Set at the beginning of the Persian Gulf War of the early ’90s, “Stealth” is narrated by a school boy living among a community of artists in Israel. Amid the gas masks, safety drills at school, and trading of U.S. military-themed bubble gum cards, there’s the everyday (and comic) life of a child trying to make sense of the world and his place in it. The following is an excerpt of “Stealth.” You can read the story in its entirety in Issue No. 106, which you can order here.
‘Hotel Bar’ by Ruth Madievsky, ZYZZYVA No. 106, Spring/Summer
Ruth Madievsky is the author of the collection Emergency Brake (Tavern Books). She is also a doctoral student at the University of Southern California’s School of Pharmacy, and a research assistant in an HIV clinic in Los Angeles.
Two of her latest poems appear in Issue No. 106: “Wind” and “Hotel Bar.” (Madievsky has been published in ZYZZYVA before. Her poem “Poem for Spring” appeared in No. 103.) Her work, as described by Maggie Millner in an interview with Madievsky, forces “a dialogue between her romantic and clinical inclinations and suggesting the body’s dangerous propensity for betrayal.” “Hotel Bar” could be seen as an example of that. Here it is in its entirety. You can read that poem and “Wind,” too, in Issue No. 106, which you can order here.
‘Amboise’ by Ariel Dorfman, ZYZZYVA No. 106, Spring/Summer
Ariel Dorfman is the acclaimed novelist, playwright and author of Death and the Maiden. His writing frequently appears in The New York Times, The Guardian, and The New Republic, as well as numerous other magazines internationally. He is a professor of literature and Latin American Studies at Duke University, and his most recent book is the memoir Feeding on Dreams: Confessions of an Unrepentant Exile.
In his story “Amboise,” Dorfman gives us Lucy and Leo, a couple visiting France, on their way from Paris to see Chenonceau. As they deal with the various hiccups keeping them from getting to their destination, Leo’s determination to see the famous castle before the day is through is fueled by a single thought: “Tomorrow I wouldn’t be alive.” Leo, whose health has been failing, is resolute on killing himself before then. The following is an excerpt of Dorfman’s story. You can read it in its entirety in Issue No. 106, which you can order here.
‘Who Will Help the Queen of the Rodeo?’ by Ron Carlson, ZYZZYVA No. 106, Spring/Summer
Ron Carlson is the author of several books of fiction, including Return to Oakpine (Viking) and The Signal (Penguin). He is the director of the MFA Program in Fiction at the University of California at Irvine. His fiction appeared in ZYZZYVA Issues No. 96 and No. 100.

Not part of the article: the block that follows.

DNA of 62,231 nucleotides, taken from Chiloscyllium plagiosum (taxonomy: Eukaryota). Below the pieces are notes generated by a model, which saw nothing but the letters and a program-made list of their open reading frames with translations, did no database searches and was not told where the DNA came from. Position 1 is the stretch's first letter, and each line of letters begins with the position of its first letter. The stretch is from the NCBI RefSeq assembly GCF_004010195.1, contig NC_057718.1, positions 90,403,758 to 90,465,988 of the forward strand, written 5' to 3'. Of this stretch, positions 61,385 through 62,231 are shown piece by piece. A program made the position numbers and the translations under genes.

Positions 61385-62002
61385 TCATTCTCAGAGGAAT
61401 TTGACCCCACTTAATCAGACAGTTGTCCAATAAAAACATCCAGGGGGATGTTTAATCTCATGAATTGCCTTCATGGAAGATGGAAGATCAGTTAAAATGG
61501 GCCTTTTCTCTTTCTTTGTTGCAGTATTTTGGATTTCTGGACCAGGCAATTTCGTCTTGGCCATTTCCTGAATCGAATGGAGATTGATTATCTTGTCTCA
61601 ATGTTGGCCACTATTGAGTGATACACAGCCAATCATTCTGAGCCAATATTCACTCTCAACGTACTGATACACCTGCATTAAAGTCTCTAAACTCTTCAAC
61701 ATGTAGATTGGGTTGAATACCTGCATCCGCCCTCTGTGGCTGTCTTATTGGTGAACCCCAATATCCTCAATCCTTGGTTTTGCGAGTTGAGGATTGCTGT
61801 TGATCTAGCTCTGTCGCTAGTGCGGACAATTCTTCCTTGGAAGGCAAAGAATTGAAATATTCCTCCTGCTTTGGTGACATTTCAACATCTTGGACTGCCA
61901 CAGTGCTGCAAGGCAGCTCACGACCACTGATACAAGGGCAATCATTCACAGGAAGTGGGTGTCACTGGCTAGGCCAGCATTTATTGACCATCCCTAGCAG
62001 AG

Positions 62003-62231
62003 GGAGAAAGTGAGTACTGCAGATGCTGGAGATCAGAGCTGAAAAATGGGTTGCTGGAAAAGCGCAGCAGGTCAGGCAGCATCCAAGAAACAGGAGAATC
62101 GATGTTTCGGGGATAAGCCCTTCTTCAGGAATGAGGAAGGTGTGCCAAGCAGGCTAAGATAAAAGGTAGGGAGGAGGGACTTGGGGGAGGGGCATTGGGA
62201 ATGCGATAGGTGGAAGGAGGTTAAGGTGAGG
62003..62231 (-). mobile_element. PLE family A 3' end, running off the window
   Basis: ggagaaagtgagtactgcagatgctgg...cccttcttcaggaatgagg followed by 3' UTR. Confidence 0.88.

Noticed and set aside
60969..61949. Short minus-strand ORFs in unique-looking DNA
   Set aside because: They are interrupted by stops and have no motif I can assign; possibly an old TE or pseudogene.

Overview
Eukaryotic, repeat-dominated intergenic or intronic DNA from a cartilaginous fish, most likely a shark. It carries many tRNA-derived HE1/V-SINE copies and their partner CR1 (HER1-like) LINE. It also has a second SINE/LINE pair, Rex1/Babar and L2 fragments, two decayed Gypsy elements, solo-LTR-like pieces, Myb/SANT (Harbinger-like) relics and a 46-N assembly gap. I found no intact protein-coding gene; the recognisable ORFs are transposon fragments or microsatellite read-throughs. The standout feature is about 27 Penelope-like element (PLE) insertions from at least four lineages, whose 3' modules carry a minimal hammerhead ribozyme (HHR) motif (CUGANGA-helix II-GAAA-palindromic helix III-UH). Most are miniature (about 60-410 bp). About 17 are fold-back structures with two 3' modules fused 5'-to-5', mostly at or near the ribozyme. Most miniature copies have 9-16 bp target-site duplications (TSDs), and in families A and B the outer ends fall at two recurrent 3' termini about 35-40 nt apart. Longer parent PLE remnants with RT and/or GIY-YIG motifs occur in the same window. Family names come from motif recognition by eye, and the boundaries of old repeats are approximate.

His latest story for ZYZZYVA, “Who Will Help the Queen of the Rodeo?,” savors that time when families have just begun: the children are still children, the time spent together is uncomplicated, and the goodness of the world is palpable—even if we can’t help but know that this idyll is fleeting. Set at the beginning of a summer vacation, reading Carlson’s story now is apt. But it’s the story’s tenderness that makes it a particularly welcoming world in which to enter. The following is an excerpt of Carlson’s story. You can read it in its entirety in Issue No. 106, which you can order here.
‘Last Dance’ by Lou Mathews, ZYZZYVA No. 106, Spring/Summer
Lou Mathews has received a Pushcart Prize, a Katherine Anne Porter Prize, National Endowment for the Arts and California Arts Commission fellowships in fiction. His stories have been published in Black Clock, Tin House, New England Review, and many other literary magazines, ten fiction anthologies and several textbooks. His first novel, L.A. Breakdown was a Los Angeles Times Best Book.
Mathew’s story, “Last Dance,” which is from a longer work titled Shaky Town, presents us with a Los Angeles instantly recognizable to many Angelenos. It’s a Los Angeles that’s primarily Mexican American, blue-collar, and community-minded. The residents of Shaky Town know each other well (perhaps too well), and their shared histories are long and complex. The following is an excerpt of Mathew’s story. You can read it in its entirety in Issue No. 106, which you can order here.
In the Spring/Summer Issue
Issue No. 106 offers for your enjoyment more of the country’s finest stories, poetry, essays, and visual art: Ariel Dorfman’s “Amboise”: A long-time couple’s trip to France, in which perhaps only one of them will return from. Soma Mei Sheng Frazier’s “Clutter”: A riot of memories and thoughts pulls a stroke victim through the past and the present. Lou Mathew’s “Last Dance”: Can a widower find it in himself to grant his annoying neighbor (who makes a mean tamale) a beseeched courtesy? Ashley Nelson Levy’s “Auntie”: A teen daughter makes room in more ways than one for her mother’s dying […]